The UK has long been recognised as a leader in innovative approaches to the use of private capital in the provision of our infrastructure
As I travel abroad and engage with governments, I am often struck by the many comments on how much the UK has achieved through our ambitious, strong, fair and transparent regulatory and contractual frameworks, pioneered over the past 20 to 30 years.
Yet, when I return to these shores, I find that we have a loss of self-confidence with privatisation and public-private partnerships (PPPs) increasingly being presented here as a betrayal of the public. Our younger generations were not around to see the improvements that privatisation brought to the UK, business has stopped making the case and very few politicians are standing up for an approach that has worked well, and the UK economy will need going forward.
To disagree, you must believe the public sector is more efficient at the delivery of infrastructure, that sustained investment in upgrading our infrastructure is more likely when investment decisions are made in a political environment, which emphasises short-term decision-making, and that the money tree does indeed exist. To those who do, I say be careful what you wish for.
The need for continuing investment is clear, with the latest assessment of the UK’s future pipeline being £600 billion. High-quality infrastructure makes our lives better; it stimulates economic growth and creates local jobs. Now more than ever we need to demonstrate that the UK is an attractive destination for international companies and high-quality infrastructure is a critical element of this.
In theory, we can make this investment without private capital, but only through a massive increase in direct taxation and government borrowing, as infrastructure has to be paid for somehow. And so we should be very clear on the adverse implication of a negative message to international investors about how welcome their money is.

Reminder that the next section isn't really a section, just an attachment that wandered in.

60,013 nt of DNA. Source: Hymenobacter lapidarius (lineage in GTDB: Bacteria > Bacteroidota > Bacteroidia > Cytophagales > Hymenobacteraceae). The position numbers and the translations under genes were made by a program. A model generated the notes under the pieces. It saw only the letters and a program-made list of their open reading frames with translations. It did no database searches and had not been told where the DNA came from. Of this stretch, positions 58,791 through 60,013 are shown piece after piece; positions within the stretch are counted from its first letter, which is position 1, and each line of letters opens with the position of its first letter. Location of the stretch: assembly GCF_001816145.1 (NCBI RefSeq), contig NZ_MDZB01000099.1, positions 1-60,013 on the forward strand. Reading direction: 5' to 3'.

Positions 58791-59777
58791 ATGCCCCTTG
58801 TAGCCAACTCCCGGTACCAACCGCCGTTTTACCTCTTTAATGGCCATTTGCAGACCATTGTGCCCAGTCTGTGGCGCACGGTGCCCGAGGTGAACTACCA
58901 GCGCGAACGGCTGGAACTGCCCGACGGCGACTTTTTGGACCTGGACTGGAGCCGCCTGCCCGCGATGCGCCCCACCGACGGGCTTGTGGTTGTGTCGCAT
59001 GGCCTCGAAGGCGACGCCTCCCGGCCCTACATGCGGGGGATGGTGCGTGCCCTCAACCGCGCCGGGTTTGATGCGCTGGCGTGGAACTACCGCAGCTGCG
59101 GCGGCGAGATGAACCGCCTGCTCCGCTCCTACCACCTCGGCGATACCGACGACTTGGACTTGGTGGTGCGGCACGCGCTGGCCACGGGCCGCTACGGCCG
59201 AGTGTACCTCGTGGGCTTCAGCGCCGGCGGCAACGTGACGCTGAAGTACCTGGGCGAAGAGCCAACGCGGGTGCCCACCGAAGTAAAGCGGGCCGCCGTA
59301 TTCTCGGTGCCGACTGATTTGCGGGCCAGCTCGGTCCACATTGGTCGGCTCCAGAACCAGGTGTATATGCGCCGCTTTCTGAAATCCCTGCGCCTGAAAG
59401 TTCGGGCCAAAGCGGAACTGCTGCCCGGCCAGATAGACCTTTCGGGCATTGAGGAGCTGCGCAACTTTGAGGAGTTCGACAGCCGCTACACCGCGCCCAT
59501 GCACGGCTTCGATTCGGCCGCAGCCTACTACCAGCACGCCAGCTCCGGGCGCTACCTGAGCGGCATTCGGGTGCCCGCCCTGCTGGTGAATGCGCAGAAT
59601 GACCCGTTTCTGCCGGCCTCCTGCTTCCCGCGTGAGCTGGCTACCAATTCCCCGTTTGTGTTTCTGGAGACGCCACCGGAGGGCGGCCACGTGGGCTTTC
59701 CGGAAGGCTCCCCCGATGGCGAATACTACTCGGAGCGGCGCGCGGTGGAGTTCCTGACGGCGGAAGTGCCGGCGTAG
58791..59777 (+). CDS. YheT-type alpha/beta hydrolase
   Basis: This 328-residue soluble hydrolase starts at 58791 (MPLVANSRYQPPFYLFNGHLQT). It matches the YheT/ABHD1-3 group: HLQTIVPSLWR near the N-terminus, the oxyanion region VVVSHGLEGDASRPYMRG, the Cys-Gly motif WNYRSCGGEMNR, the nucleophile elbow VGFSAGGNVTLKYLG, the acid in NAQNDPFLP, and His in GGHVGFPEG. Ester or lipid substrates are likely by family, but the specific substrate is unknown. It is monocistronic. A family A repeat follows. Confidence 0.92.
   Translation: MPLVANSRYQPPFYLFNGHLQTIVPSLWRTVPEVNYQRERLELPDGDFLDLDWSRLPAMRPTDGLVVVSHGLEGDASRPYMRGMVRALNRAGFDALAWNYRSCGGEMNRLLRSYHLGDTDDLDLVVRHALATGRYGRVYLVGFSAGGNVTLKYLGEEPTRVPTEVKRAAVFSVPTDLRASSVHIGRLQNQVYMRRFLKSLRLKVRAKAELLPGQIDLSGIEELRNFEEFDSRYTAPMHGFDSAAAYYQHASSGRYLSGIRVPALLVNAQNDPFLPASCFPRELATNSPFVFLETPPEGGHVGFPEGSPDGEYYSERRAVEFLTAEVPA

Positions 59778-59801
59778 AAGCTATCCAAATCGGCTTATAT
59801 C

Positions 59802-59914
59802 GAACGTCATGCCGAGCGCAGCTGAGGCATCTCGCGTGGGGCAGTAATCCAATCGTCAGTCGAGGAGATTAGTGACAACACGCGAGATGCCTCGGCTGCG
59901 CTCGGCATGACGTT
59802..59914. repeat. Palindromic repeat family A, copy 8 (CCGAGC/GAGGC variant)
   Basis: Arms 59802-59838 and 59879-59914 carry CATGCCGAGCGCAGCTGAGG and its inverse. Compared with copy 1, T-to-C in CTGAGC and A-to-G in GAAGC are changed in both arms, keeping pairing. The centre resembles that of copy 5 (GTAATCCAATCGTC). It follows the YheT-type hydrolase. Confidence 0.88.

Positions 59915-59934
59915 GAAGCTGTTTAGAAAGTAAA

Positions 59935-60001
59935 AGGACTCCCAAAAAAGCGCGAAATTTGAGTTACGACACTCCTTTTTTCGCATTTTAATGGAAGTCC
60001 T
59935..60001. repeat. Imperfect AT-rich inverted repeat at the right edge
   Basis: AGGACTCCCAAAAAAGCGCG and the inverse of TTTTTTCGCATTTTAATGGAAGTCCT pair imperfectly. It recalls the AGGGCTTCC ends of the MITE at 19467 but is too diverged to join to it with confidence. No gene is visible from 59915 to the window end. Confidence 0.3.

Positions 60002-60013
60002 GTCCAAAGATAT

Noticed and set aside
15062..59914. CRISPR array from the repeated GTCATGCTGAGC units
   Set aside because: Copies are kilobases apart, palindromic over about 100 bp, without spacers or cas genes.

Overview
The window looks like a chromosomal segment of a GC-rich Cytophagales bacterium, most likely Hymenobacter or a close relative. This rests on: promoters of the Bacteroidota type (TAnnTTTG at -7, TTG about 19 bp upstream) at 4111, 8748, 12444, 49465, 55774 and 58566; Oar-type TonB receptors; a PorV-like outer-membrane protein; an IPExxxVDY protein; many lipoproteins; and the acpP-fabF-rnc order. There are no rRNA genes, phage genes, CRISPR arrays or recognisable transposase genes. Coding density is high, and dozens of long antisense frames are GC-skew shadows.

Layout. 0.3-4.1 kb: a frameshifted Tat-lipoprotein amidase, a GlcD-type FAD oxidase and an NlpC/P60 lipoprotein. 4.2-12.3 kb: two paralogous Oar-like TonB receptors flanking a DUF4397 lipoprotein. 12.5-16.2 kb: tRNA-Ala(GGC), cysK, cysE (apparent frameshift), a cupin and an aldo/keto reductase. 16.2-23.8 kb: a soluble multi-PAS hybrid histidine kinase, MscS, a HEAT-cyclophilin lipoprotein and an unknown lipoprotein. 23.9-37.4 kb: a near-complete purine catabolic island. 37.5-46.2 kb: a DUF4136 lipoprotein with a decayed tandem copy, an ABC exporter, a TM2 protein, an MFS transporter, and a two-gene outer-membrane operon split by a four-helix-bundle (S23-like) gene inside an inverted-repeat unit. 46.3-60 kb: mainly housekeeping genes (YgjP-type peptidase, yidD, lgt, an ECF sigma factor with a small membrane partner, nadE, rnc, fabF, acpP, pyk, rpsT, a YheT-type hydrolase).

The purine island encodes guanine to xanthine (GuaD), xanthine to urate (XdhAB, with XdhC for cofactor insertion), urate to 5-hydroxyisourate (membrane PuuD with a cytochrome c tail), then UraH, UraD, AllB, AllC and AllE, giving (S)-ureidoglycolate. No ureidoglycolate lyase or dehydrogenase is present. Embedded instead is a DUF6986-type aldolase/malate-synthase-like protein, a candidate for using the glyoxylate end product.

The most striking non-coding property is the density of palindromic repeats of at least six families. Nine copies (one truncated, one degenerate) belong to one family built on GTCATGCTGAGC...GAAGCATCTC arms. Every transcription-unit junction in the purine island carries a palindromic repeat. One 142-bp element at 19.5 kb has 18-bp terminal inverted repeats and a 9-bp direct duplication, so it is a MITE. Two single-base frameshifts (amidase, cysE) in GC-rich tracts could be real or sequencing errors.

Critics of the use of private capital should also consider where the funds actually come from. In many cases, it is UK pensioners, putting their savings into long-term stable investments that provide an income stream for their retirement. We should promote this.
My argument is not public sector bad, private sector good. The public and private sectors have and should have different skillsets. The public sector has an important role in setting policies, prioritising projects, making the rules and pricing mechanisms. The government has a significant toolkit in how to deliver our infrastructure, including direct procurement, privatisation, PPPs and joint ventures.
It is critical these options are better understood, that the decision-making process is clear and there is a robust evaluation of what has been actually achieved, something I think is profoundly lacking at the moment.
But the private sector must do more to demonstrate, with a real evidence base, the benefits of private sector skills, the use of its capital and ownership. The failure to do this well has left a void that is being filled with great effect by critics. As a sector, we must demonstrate clearly how private investors have improved the performance and efficiency of the infrastructure they own and operate, while responding to challenges set by regulators on behalf of consumers.
The industry must show that it manages public assets effectively, demonstrate good governance, and identify where it has invested in new and upgraded infrastructure. In return, it needs a fair and consistent framework and political support. If these things are in place, the public and private sectors can build a better Britain together.